A Maricopa County Superior Court judge issued an injunction against the Open Elections/Open Government Act today, ruling that a provision on the election of political parties’ officers violates a rule requiring ballot initiatives to focus on a single subject. Judge Mark Brain ruled that the section on the rights of political parties should have been a separate amendment from the initiative, which aims to create a “top two” primary election system in Arizona. The provision on the rights of political parties states that the initiative does restrict the rights of individuals to associate with political parties, and that parties may still elect party officers, support candidates or otherwise participate in elections, but that “no such procedures shall be paid for or subsidized using public funds.” The provision would have eliminated taxpayer-funded elections for precinct committeemen. Paul Johnson, chairman of the Open Government Committee, said the group will appeal the ruling to the Arizona Supreme Court. He said the appeal will likely be filed on Tuesday.
Brain said there is no good reason why a prohibition on public funding for party activities should be included in the initiative. He disagreed with the Open Government Committee’s argument that the only change created by the provision is that the publicly funded system used to select party officers in the past would no longer be usable because it would not exist anymore. “It would be one thing if the initiative provided that candidates for such offices will no longer appear on the non-partisan primary ballot – such a provision would directly relate to how the primary election would work. Instead, this provision prohibits state assistance in any form or forum and at any time,” Brain wrote.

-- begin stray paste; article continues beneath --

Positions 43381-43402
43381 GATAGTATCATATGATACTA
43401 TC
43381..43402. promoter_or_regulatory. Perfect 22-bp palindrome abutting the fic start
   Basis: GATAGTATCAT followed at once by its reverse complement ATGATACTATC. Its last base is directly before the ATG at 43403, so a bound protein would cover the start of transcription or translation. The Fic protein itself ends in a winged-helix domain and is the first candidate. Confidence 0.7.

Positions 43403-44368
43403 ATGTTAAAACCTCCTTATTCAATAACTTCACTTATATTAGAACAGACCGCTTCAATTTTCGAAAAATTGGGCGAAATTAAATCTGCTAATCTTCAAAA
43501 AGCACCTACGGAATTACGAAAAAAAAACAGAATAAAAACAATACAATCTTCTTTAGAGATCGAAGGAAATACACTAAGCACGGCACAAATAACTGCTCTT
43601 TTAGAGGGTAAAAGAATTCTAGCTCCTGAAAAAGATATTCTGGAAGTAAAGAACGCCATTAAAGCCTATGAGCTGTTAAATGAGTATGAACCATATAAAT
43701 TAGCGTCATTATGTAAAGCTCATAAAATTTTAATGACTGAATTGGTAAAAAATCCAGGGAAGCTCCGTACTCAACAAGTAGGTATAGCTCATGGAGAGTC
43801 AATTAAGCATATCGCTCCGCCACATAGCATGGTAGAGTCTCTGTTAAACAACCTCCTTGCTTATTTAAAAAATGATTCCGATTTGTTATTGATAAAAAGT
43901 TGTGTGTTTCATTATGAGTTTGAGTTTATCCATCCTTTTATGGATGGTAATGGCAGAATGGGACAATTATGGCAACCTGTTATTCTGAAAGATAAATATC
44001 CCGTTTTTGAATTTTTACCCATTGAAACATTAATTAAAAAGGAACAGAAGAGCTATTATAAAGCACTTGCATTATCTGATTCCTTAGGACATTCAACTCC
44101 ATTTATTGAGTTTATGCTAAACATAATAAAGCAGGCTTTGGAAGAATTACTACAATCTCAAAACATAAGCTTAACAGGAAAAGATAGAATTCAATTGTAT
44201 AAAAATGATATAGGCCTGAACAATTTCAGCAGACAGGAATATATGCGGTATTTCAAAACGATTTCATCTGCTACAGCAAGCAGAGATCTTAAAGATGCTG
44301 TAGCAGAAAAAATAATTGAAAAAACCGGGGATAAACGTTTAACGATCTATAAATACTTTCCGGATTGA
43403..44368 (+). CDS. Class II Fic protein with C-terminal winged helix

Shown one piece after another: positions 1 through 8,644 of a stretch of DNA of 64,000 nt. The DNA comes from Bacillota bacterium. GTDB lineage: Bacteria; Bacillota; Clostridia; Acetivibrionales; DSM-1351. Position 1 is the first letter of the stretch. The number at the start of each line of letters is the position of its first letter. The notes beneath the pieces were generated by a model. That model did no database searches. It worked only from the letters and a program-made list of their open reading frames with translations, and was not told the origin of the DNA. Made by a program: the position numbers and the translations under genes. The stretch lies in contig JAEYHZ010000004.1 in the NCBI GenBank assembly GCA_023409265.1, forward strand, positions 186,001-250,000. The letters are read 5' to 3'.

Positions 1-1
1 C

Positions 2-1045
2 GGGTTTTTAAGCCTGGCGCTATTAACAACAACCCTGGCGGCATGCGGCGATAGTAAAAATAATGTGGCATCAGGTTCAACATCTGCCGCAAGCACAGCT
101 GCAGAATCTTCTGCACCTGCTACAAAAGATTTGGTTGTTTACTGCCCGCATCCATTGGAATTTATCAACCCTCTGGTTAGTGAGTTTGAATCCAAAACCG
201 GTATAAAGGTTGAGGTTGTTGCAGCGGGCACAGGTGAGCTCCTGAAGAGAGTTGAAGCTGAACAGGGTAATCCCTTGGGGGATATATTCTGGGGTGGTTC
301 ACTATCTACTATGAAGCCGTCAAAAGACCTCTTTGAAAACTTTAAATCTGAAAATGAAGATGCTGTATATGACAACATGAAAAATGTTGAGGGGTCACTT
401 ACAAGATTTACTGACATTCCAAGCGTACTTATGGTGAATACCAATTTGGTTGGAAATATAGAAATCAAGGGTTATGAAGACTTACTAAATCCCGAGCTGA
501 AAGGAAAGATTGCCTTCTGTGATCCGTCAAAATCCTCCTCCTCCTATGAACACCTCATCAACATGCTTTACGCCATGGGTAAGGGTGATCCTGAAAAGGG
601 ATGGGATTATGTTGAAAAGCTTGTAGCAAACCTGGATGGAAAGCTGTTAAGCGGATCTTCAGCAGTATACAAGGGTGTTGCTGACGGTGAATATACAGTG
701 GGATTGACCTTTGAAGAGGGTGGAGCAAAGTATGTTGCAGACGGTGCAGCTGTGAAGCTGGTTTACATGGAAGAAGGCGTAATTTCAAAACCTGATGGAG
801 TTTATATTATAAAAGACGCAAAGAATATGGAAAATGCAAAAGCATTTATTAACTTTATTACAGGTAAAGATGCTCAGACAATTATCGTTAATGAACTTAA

Attorney Mike Liburdi, who is representing the Save Our Vote committee that sued to block the initiative, praised the ruling. He said defunding precinct committeeman elections had nothing to do with creating a top-two primary system. “This committee put in a provision that has nothing to do with the substance of what they’re trying to achieve, and from all indications they did it in a manner to use it as a sound bite in their political campaign,” Liburdi said.